For a perspective more informed and eloquent than mine, I would strongly recommend this piece by Tariq Fancy, whose stint at BlackRock, as chief investment officer for sustainable investing, put him at the heart of the ESG investing movement. He argues that trusting companies and investment fund managers to make the right judgments for society will fail, because their views (and actions) will be driven by profits, for companies, and investment returns, for fund managers. He also believes that governments and regulators have been derelict in writing rules and laws, allowing companies to step into the void. While I don’t share his faith that government actions are the solution, I share his view that entities whose prime reasons for existence are to generate profits for shareholders (companies) or returns for investors (investment funds) all ill suited to be custodians of public good.

Cui Bono? The ESG Gravy Train (or Circle)!

    If ESG is a flawed concept, perhaps fatally so, and if the flaws are visible for everyone to see, how do we explain the immense push in both corporate and investment settings? I think the answer always lies in asking the question "Cui Bono, or who benefits?". With ESG, the answer seems to be everyone, but those it is purported to help, i.e. corporate stakeholders, investors and society. The picture below captures the groups that have primarily benefited from the ESG boom, and how they feed off each other.

Given how much ESG disclosure advocates, measurement services, investment funds and consultants feed off each other, it is no wonder that they have an incentive to sell you on its unstoppable growth and inevitable success. Given that shareholders in companies and investors in funds are paying for this gravy, you may wonder why corporate CEOs not only go along with this charade, but also actively encourage it, and the answer lies in the power it gives them to bypass shareholders and to evade accountability. After all, these are the same CEOs who, in 2019, put forth the fanciful, but great sounding, argument that it is a company’s responsibility to maximize stakeholder wealth, rather than cater to shareholders, which I argued in a post then that being accountable to everyone effectively meant that CEOs were accountable to no one.  In some cases, flaunting goodness has become a way that founders and CEOs use to cover business model weaknesses and overreach. It is a point that I made in my posts on Theranos, at the time of its implosion in October 2015, and on WeWork, during its IPO debacle in 2019, noting that Elizabeth Holmes and Adam Neumann used their “noble purpose” credentials to cover up fraud and narcissism. 

I should add that, notwithstanding my negative views about ESG, I do not think that ESG consultants, fund managers and analysts are venal, but I do think that they, like everyone else, are driven by self interest. I also believe that many in the ESG ecosystem are driven by good motives, a desire to do good for society and make the world a better place, but that are being used by a few at the top of the ESG pyramid, whose commitment to the cause is skin deep. If you are someone working in the ESG space or a true believer, please do look to the highest profile spokespersons for your cause, mostly corporate CEOs and investment fund titans, and remember the adage about waking up with fleas, if you lie down with dogs.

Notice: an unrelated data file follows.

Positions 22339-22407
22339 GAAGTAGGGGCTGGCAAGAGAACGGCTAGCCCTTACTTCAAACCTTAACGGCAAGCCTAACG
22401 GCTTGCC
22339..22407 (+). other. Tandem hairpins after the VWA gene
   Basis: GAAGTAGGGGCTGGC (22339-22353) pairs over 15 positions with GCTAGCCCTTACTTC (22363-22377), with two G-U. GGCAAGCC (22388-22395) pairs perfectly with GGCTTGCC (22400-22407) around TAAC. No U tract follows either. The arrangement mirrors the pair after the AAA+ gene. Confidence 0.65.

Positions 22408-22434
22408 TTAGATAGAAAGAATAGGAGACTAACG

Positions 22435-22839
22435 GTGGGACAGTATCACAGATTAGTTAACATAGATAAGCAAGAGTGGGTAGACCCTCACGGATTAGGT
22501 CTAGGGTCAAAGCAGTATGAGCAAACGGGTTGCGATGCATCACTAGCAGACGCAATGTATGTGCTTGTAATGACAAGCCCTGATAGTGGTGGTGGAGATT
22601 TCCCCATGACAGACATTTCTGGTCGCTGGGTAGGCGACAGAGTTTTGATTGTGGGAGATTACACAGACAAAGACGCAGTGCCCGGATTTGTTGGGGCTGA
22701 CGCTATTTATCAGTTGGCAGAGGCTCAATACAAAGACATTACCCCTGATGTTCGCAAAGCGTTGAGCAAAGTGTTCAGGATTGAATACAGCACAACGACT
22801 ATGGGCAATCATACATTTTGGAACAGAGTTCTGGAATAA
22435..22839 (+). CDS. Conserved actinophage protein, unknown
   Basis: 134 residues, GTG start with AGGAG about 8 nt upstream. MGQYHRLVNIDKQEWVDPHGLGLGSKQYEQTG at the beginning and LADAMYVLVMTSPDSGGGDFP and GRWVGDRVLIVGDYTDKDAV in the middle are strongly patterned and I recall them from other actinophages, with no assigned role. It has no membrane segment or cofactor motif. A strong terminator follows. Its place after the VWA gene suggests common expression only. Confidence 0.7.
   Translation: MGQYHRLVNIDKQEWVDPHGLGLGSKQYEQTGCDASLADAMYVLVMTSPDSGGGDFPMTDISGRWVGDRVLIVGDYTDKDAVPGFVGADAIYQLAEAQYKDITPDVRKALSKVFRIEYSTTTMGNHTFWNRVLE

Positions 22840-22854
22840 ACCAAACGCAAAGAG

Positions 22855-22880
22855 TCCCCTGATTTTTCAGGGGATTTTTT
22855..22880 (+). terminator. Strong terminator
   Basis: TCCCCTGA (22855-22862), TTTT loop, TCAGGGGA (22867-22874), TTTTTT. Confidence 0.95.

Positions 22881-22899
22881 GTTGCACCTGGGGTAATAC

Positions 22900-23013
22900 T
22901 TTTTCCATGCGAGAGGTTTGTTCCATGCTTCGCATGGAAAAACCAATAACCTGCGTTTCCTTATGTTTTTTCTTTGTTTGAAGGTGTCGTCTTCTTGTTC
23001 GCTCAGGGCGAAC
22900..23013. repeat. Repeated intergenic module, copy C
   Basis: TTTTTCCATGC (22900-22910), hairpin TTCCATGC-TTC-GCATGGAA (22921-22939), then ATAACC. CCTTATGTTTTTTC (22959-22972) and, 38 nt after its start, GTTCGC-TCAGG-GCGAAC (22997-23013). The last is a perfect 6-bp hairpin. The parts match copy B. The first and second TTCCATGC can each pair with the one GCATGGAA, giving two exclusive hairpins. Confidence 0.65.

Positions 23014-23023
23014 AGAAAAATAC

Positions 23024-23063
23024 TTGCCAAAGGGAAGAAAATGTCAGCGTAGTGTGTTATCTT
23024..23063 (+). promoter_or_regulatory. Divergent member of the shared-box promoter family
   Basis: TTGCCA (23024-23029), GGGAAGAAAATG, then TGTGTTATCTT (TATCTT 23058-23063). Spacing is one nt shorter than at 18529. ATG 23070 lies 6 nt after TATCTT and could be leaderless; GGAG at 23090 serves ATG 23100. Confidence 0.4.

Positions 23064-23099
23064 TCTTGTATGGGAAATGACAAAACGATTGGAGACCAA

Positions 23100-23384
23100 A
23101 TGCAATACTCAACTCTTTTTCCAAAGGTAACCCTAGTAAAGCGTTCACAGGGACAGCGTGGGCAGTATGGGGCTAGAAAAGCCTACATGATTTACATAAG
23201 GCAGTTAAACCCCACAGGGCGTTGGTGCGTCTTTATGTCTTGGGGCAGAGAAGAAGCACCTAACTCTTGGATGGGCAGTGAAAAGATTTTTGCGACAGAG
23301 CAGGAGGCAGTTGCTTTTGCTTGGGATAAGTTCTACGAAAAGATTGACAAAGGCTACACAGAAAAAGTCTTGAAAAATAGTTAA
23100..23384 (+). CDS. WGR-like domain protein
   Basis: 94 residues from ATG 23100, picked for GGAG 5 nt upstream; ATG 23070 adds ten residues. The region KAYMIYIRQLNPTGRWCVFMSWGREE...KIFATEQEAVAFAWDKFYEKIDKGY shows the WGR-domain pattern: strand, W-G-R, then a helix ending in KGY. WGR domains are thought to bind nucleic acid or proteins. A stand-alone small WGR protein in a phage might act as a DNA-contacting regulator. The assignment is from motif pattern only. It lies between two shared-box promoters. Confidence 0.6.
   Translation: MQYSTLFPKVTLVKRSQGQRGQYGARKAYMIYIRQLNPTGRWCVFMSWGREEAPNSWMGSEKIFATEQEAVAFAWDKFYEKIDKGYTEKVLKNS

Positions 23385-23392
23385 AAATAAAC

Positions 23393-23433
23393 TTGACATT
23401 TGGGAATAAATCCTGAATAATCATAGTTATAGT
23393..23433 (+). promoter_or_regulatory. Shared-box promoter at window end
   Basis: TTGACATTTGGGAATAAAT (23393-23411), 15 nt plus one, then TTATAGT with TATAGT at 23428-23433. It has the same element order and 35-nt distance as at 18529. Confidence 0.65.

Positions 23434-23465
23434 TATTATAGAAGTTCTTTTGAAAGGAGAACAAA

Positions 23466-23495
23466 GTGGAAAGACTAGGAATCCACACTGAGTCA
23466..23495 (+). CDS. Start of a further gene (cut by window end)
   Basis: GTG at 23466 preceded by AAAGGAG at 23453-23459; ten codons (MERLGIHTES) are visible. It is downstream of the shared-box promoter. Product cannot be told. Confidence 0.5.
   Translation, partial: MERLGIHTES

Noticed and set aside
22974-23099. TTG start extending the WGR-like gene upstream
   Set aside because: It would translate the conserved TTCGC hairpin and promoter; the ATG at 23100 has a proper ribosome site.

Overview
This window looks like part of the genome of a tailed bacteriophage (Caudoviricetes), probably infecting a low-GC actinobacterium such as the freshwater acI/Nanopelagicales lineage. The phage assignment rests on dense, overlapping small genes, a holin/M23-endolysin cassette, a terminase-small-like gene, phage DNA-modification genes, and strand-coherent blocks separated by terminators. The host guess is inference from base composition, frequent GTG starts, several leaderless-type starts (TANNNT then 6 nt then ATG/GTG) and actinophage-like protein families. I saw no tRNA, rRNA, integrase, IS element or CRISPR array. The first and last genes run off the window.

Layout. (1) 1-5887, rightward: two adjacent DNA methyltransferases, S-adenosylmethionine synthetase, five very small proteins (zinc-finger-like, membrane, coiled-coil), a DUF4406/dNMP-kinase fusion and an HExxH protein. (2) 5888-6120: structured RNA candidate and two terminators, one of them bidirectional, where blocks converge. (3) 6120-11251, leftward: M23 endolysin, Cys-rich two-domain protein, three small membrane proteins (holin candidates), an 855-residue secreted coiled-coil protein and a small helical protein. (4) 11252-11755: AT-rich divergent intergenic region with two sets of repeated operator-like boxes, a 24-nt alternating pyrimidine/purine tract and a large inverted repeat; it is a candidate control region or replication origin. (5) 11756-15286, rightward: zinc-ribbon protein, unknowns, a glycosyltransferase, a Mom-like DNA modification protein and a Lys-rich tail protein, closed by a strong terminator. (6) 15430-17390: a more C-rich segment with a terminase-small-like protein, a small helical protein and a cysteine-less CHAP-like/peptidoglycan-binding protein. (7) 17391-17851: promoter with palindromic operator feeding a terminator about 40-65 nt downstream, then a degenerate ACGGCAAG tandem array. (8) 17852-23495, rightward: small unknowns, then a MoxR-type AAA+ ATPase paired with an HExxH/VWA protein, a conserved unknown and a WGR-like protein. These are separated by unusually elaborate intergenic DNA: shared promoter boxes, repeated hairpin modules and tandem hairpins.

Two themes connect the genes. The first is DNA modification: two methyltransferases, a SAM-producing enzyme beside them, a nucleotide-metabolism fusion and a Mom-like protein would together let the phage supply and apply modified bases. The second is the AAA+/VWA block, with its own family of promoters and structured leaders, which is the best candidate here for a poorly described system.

A Roadmap for being and doing Good

    My skepticism about ESG notwithstanding, I understand its draw, especially on the young. As individuals, each of us has a moral code, sometimes coming from religion, sometimes from family and sometimes from culture, but whatever its source, our actions should be consistent with that code. Since those actions involve what we do at work, and in investing, it stands to reason that there are some investments you will and should not make, because it violates your sense of right and wrong, and other investments that you will make, because they advance your view of goodness. It is for this reason that I would suggest a more nuanced and personalized version of ESG, built around the following principles:

  1. Start with a personalized measure of goodness, and don’t overreach: The key with moral codes is that they are personal, and for goodness to be incorporated into your investment and business decisions, you have to bring in your value judgments, rather than leave it to ESG measurement services or to portfolio managers. I would also recommend that you focus on core values, rather than try to find a match on every one, not only because adding too restrictions will constrain you in your choices, perhaps to the point of paralysis, but also because you may find yourself accepting major compromises on your key values in order to meet secondary values. 
  2. As a business person, be clear on how being good will affect business models and value: If you own a business, you are absolutely within your rights to bring your personal views on morality into your business decisions, but if you do so, you should work through the effects on growth, margins and risk, and be at peace with the fact that staying true to your values may, and probably will, cost you money. If you are making decisions at a publicly traded company, as an employee, manager or even CEO, you are investing other people’s money and if you choose to make decisions based upon your personalized moral code, you cannot justify these decisions with hand waving and double talk. In fact, you have an obligation to be open about what your conscience will cost your shareholders, a twist on disclosure that ESG advocates will not like.
  3. As an investor, understand how much goodness has been priced in: If you are an investor, you don’t have to compromise on your values, as long as you start with the recognition that, at least in the long term, you will have to accept lower returns than you would have earned without that constraint. If you are tempted to have your cake and eat it too, and who isn’t, you may be able to do so by getting ahead of the market in detecting shifts in social mores and pushing for change in the companies you invest in, to change.